Not bitter, not angry–just telling the truth. I’m teach about the Holocaust in Hebrew school–how would have me tell the story of my Ancestors in slavery if not in clear terms of “it was complicated, it was bad, it was confusing, its legacy is unending and its our history and we need to deal with it.” Nuff said. Moving on.
Cotton and Slavery’s Food Supply–A Primer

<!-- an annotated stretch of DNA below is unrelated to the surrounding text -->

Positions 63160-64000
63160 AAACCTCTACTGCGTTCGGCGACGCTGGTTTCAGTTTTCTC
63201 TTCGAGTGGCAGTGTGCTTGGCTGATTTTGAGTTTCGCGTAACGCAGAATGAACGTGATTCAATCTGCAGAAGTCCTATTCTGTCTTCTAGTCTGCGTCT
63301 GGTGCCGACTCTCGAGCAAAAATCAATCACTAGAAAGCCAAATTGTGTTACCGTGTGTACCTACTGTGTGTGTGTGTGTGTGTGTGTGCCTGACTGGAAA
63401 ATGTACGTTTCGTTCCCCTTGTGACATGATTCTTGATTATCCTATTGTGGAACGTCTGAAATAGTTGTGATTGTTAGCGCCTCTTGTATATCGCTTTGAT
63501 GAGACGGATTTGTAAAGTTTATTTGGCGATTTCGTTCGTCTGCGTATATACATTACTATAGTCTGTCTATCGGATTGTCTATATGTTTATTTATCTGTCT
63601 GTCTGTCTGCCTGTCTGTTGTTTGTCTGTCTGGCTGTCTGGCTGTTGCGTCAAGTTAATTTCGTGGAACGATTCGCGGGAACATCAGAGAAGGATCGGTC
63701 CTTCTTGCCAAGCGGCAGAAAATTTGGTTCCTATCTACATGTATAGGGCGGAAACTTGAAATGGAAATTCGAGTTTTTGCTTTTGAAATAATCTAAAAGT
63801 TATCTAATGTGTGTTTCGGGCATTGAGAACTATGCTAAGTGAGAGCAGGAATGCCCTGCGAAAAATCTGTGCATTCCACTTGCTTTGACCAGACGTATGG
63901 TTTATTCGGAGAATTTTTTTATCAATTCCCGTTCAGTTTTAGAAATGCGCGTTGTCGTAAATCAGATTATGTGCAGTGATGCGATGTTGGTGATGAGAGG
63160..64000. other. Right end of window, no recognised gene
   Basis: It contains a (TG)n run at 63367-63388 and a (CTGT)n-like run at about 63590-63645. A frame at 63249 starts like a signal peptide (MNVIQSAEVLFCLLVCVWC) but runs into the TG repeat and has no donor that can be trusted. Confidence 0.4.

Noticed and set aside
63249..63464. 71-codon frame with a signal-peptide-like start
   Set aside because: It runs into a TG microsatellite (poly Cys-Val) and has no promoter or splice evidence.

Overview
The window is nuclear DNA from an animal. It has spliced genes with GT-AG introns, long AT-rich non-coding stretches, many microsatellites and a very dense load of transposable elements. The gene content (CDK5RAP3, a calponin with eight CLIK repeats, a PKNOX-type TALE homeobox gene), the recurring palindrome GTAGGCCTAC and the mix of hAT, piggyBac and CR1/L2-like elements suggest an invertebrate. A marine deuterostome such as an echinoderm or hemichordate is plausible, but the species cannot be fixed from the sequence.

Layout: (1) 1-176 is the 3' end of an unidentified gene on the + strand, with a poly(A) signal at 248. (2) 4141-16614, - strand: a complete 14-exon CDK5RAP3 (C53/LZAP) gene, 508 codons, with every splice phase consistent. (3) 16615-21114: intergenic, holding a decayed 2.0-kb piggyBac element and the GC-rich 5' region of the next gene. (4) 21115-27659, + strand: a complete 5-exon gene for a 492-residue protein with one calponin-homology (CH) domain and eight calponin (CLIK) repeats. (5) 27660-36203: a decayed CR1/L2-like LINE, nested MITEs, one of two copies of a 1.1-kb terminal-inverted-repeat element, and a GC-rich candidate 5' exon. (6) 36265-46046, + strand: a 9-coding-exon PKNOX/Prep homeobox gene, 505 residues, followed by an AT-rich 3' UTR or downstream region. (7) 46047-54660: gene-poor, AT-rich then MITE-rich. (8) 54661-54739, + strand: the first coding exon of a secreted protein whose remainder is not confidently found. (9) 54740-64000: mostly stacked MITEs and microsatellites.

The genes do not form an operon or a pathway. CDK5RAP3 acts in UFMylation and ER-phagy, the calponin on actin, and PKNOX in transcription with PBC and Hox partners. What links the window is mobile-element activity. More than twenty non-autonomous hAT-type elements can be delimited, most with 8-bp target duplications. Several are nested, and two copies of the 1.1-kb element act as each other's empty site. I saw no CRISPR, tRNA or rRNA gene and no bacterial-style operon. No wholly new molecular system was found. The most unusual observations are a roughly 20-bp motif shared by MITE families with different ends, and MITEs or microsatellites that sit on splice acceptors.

Food and slavery was colloquial and discretionary. Judging from the strange and complcated relationships had my Ancestors with their “owners,” I can guess that the relationship with the food supply was probably interesting as well. If your ancestors lived on cotton plantations in the Deep South, by 1860 they probably lived on a diet based on corn and pork in their preserved form. Corn=hominy, hominy grits, cornmeal, cornbread, hoecake/ashcake, mush, kush—a cornbread scramble made with hot pepper, fat and onions, dumplings, meal breading, cornbread/cornpone, corn liquor, and corn on the cob (green corn). Pork=salted and smoked meat, offal (the heads, feet, tails, intestines, ears and the like) were the predominant carbohydrate and protein of the Cotton Kingdom. Only occasionally would people enjoy fresh meat in other forms–beeves, sheep, goats, chicken, fish, or game. And of course there were gardens….if you were allowed to keep them. In the word of King Cotton–industrial style slavery had taken hold. Probably–and this is me guestimating here–only about 2/3 of enslaved people living under King Cotton were allowed to keep their own garden spaces in any signficant way. Many enslaved people reported not being allowed to do any work or labor other than working in cotton or receiving garden truck from a large communal garden maintained by the elderly. The most commonly mentioned field crops were cabbage, cowpeas, watermelons, and sweet potatoes–often grown in their own separate fields and after that–enslaved people might grow greens gardens–usually collards and turnips—and string beans and white potatoes were usually the remaining big crops. Other foods like homegrown rice, red peppers, peanuts, tomatoes, herbs, pumpkins, okra and the like were infrequently dispersed and we should not think of them as being necessarily common. This system was not based in part on a new literature unique to the antebellum era where the management, care, and control of enslaved people was a frequent subject of agricultural and trade journals basically encouraging planters to maximize results and get more bang for their bale.